This highly personalized model of compassion now inspires 10,000 people who live together in more than 150 L’Arche group homes around the world. Those without intellectual disabilities — known as “assistants” — spend a year or more committed to a L’Arche home and its disabled members. And the relationship can be transforming for both.
When you visit one of these L’Arche communities, you are immediately impressed by the rigor and order of the average day. Chores and work schedules are taken seriously. But so are affirming celebrations such as birthdays and rituals such as communal meals and prayer. These homes offer safety, routine and acceptance. And people with disabilities often respond by showing unsuspected aptitudes for friendship and love.
The L’Arche movement is not sectarian, but it is clearly informed by Vanier’s Catholic faith. His life’s work reflects a Christian anthropology — a belief in the inherent rights and dignity of every human life. Vanier identified this as “the belief in the inner beauty of each and every human being.”
In one sense, Vanier’s approach to compassion is wildly inefficient. Who would design a social program that strives for a one-to-one ratio of helpers to helped? How could that type of effort possibly be scaled? But that is precisely the point. L’Arche is not a traditional social program. Its commitment to the dignity of people with intellectual disabilities is lavish, extravagant. It rejects a utilitarian cost-benefit analysis. And it certainly rejects a social Darwinism that views the vulnerable as worthless. By serving a group of human beings that others ignore or discount, Vanier made the case that no human being should be ignored or discounted.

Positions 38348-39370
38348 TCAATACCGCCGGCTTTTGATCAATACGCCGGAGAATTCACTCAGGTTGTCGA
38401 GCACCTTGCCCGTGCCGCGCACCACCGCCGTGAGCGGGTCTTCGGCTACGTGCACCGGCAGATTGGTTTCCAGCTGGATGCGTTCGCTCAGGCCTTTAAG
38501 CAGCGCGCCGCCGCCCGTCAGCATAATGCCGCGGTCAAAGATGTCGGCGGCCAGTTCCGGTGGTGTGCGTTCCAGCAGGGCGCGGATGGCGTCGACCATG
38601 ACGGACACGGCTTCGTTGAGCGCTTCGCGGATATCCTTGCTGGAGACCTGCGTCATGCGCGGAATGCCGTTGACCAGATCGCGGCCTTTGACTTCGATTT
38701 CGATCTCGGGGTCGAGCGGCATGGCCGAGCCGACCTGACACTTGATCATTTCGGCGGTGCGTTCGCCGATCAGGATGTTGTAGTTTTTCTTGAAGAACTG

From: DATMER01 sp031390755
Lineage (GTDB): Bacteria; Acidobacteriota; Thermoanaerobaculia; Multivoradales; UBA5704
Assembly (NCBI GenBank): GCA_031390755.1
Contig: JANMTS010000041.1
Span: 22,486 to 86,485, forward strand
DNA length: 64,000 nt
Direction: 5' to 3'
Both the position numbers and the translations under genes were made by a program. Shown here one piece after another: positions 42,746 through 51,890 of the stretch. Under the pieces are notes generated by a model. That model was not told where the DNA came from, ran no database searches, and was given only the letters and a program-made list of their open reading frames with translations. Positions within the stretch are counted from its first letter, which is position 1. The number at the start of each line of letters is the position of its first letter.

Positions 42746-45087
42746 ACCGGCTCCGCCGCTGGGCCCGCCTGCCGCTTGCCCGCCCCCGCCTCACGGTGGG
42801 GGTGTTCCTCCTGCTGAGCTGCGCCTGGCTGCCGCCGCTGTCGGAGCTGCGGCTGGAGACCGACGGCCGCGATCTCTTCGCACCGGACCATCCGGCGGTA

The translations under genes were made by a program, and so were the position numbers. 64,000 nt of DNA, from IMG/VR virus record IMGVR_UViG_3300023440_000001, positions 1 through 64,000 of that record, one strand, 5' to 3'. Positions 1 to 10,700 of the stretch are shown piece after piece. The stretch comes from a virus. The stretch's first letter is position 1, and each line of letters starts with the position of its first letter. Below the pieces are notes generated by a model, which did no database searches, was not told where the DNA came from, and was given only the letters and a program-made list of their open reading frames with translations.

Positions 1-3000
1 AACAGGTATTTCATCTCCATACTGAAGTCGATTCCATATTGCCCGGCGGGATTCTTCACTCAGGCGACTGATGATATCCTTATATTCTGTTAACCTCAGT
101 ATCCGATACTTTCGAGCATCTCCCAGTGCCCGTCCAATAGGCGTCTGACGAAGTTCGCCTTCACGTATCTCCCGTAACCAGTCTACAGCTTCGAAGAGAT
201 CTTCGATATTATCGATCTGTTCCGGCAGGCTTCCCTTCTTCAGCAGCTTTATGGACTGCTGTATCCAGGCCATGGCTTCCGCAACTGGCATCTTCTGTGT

Vanier’s radical Christianity goes even a step further. Not only are the disabled inherently valuable, but they also have much to teach us. “It has been this life together that has helped me become more human,” Vanier reflected. “Those I have lived with have helped me to recognize and accept my own weaknesses and vulnerability. I no longer have to pretend I am strong or clever or better than others. I am like everybody else, with my fragilities and my gifts.”
As a teacher and writer, Vanier spoke to a broader cultural unease. In modern societies, it is not only the disabled who feel isolated, abandoned and alone. Vanier diagnosed loneliness as the great challenge of our time. “Loneliness is a feeling of being guilty,” he said. “Of what? Of existing? Of being judged? By whom? We do not know. Loneliness is a taste of death.”
The answer to loneliness is the same thing that L’Arche offers. Human beings can thrive and be happy only in small, family-size communities. And communities of this type are created only through mutual vulnerability. And that sense of vulnerability requires a knowledge of our frailties. And so the happiness and belonging we need most in life begin with a recognition of our own weakness.
“If we deny our weakness and the reality of death,” Vanier wrote, “if we want to be powerful and strong always, we deny a part of our being, we live an illusion. To be human is to accept who we are, this mixture of strength and weakness. To be human is to accept and love others just as they are. To be human is to be bonded together, each with our weaknesses and strengths, because we need each other. Weakness, recognized, accepted, and offered, is at the heart of belonging.”
Vanier’s message was so different from our typical cultural emphasis on strength and independence. It will be terribly missed. But it is carried forward by the assistants and people with disabilities at L’Arche, who have much to teach us about the universal human need for acceptance and belonging.